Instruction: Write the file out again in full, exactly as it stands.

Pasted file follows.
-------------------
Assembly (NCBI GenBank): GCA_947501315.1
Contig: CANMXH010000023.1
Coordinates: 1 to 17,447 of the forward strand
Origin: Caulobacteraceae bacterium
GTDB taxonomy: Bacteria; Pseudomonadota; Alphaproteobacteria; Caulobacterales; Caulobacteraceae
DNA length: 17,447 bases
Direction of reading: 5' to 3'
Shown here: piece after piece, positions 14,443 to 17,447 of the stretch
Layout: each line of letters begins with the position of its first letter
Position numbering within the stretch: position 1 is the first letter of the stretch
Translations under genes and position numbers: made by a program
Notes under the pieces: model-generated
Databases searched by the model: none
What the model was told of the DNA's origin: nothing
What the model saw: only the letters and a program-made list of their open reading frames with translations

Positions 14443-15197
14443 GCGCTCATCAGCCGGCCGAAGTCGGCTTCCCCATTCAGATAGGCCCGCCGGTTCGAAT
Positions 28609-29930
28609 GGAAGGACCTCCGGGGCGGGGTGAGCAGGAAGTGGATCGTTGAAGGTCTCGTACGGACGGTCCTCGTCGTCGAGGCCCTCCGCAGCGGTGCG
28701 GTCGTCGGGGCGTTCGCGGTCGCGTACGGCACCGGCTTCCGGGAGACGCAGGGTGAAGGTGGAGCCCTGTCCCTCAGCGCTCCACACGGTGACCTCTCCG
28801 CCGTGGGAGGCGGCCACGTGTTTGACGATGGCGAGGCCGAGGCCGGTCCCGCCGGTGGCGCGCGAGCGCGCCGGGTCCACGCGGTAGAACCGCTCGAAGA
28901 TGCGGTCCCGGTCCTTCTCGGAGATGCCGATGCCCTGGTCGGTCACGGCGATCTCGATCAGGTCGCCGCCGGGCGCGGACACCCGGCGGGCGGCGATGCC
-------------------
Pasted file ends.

Assembly (NCBI GenBank): GCA_947501315.1
Contig: CANMXH010000023.1
Coordinates: 1 to 17,447 of the forward strand
Origin: Caulobacteraceae bacterium
GTDB taxonomy: Bacteria; Pseudomonadota; Alphaproteobacteria; Caulobacterales; Caulobacteraceae
DNA length: 17,447 bases
Direction of reading: 5' to 3'
Shown here: piece after piece, positions 14,443 to 17,447 of the stretch
Layout: each line of letters begins with the position of its first letter
Position numbering within the stretch: position 1 is the first letter of the stretch
Translations under genes and position numbers: made by a program
Notes under the pieces: model-generated
Databases searched by the model: none
What the model was told of the DNA's origin: nothing
What the model saw: only the letters and a program-made list of their open reading frames with translations

Positions 14443-15197
14443 GCGCTCATCAGCCGGCCGAAGTCGGCTTCCCCATTCAGATAGGCCCGCCGGTTCGAAT
Positions 28609-29930
28609 GGAAGGACCTCCGGGGCGGGGTGAGCAGGAAGTGGATCGTTGAAGGTCTCGTACGGACGGTCCTCGTCGTCGAGGCCCTCCGCAGCGGTGCG
28701 GTCGTCGGGGCGTTCGCGGTCGCGTACGGCACCGGCTTCCGGGAGACGCAGGGTGAAGGTGGAGCCCTGTCCCTCAGCGCTCCACACGGTGACCTCTCCG
28801 CCGTGGGAGGCGGCCACGTGTTTGACGATGGCGAGGCCGAGGCCGGTCCCGCCGGTGGCGCGCGAGCGCGCCGGGTCCACGCGGTAGAACCGCTCGAAGA
28901 TGCGGTCCCGGTCCTTCTCGGAGATGCCGATGCCCTGGTCGGTCACGGCGATCTCGATCAGGTCGCCGCCGGGCGCGGACACCCGGCGGGCGGCGATGCC